Laughing Matters

(Critical Survey of Contemporary Fiction)

A generous serving of “wry,” LAUGHING MATTERS: ON WRITING M*A*S*H, TOOTSIE, OH, GOD!, AND A FEW OTHER FUNNY THINGS offers readers a glimpse into the mind of comic scribe Larry Gelbart. From snippets of plays and radio, television, and film scripts to a series on cities (beginning with “Less Angeles”) first published in HARPER’S BAZAAR, the book offers a scrapbook of Gelbart’s writing life. This is a scrapbook without photographs—all the pictures are in the words on the page. And those words often sting. Gelbart is a satirist, after all. Perhaps his sharpest barbs are directed at the world he knows best as it succumbs to cynicism and greed: the world of entertainment.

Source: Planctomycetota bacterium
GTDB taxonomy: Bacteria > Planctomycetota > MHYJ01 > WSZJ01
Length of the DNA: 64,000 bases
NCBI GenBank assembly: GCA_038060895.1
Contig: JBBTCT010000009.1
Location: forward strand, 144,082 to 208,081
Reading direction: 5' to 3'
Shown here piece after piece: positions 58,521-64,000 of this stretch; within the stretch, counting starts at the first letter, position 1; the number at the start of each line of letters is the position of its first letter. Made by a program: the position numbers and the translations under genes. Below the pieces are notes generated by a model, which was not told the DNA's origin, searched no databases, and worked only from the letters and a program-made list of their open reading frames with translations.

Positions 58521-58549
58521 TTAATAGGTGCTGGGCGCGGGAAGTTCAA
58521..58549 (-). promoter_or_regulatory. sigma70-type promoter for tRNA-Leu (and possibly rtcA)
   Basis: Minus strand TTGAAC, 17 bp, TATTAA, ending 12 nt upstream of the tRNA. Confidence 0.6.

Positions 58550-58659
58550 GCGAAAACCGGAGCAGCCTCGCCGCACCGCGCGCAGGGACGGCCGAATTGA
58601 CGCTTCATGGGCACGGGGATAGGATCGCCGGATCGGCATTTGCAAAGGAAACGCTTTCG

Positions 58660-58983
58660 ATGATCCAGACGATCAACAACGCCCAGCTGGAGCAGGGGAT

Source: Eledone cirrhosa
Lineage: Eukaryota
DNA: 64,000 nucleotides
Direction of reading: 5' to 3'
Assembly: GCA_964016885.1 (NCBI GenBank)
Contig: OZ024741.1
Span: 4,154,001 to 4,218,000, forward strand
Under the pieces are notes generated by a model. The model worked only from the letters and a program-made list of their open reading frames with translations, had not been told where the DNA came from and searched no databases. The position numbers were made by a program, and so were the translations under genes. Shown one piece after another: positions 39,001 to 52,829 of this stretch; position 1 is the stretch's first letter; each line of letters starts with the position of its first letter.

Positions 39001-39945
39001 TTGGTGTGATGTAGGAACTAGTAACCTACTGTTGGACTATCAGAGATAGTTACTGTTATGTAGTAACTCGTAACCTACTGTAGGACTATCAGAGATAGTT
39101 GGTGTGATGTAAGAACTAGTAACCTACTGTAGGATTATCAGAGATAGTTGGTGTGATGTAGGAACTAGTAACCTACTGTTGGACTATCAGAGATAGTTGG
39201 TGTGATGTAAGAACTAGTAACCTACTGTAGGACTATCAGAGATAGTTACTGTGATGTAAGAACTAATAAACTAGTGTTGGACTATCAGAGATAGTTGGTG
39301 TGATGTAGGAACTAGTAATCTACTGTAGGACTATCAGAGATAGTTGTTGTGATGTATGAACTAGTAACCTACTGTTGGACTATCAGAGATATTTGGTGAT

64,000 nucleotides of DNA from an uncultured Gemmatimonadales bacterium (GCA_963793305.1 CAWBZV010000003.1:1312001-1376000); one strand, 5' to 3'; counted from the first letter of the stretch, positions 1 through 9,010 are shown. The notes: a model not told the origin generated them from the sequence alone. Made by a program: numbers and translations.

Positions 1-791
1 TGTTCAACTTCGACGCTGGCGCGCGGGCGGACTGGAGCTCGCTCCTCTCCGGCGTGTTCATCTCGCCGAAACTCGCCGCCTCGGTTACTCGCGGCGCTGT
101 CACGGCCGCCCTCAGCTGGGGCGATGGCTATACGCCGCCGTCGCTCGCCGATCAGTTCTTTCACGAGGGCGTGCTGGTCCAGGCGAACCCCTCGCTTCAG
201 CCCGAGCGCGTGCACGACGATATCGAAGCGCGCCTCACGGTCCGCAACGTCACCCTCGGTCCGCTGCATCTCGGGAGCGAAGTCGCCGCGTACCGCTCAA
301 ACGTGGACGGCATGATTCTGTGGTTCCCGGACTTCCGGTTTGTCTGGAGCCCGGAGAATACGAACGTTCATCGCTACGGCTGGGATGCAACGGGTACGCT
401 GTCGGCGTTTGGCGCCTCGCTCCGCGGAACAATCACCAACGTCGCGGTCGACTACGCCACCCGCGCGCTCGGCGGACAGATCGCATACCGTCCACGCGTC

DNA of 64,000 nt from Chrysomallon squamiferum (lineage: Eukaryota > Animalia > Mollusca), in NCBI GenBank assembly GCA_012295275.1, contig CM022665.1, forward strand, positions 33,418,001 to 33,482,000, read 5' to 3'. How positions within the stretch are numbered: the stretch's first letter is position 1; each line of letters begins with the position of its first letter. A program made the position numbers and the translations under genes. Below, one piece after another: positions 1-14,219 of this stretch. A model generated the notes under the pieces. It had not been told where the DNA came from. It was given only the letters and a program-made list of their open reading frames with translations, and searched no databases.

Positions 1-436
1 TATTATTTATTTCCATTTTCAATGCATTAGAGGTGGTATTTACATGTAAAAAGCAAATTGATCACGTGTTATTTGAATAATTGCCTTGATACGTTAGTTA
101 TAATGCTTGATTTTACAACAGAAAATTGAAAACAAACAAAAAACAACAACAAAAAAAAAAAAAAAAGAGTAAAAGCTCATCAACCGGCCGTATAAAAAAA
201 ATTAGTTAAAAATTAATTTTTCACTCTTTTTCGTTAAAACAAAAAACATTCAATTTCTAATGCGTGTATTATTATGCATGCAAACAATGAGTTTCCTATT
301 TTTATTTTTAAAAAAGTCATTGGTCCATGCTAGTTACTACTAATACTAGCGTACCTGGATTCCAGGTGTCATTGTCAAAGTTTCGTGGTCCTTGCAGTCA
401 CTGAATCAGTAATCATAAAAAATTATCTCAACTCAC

Devotees of television comedy will not want to miss Gelbart’s reminiscences of writing for CAESAR’S HOUR and M*A*S*H. The man’s acquaintances constitute a who’s who of comic writers and performers from television’s Golden Age—Milton Berle, Bob Hope, Jack Benny—as well as Broadway—Neil Simon, George Abbott, Jerome Robbins—and anecdotes about these luminaries provide the book’s brightest spots. (An index helps locate these.)

Those looking for an autobiography, however, are directed elsewhere. Readers never even learn the full name of Gelbart’s wife (her first name is Pat). But they do learn something about the business that is show business and also about the survival techniques of one of its most honored practitioners (Gelbart’s list of awards is nearly as long as his list of credits—the book supplies both). They also learn something about persevering in the process of writing from someone who, “over a lifetime,” has “produced more drafts than the north wind.”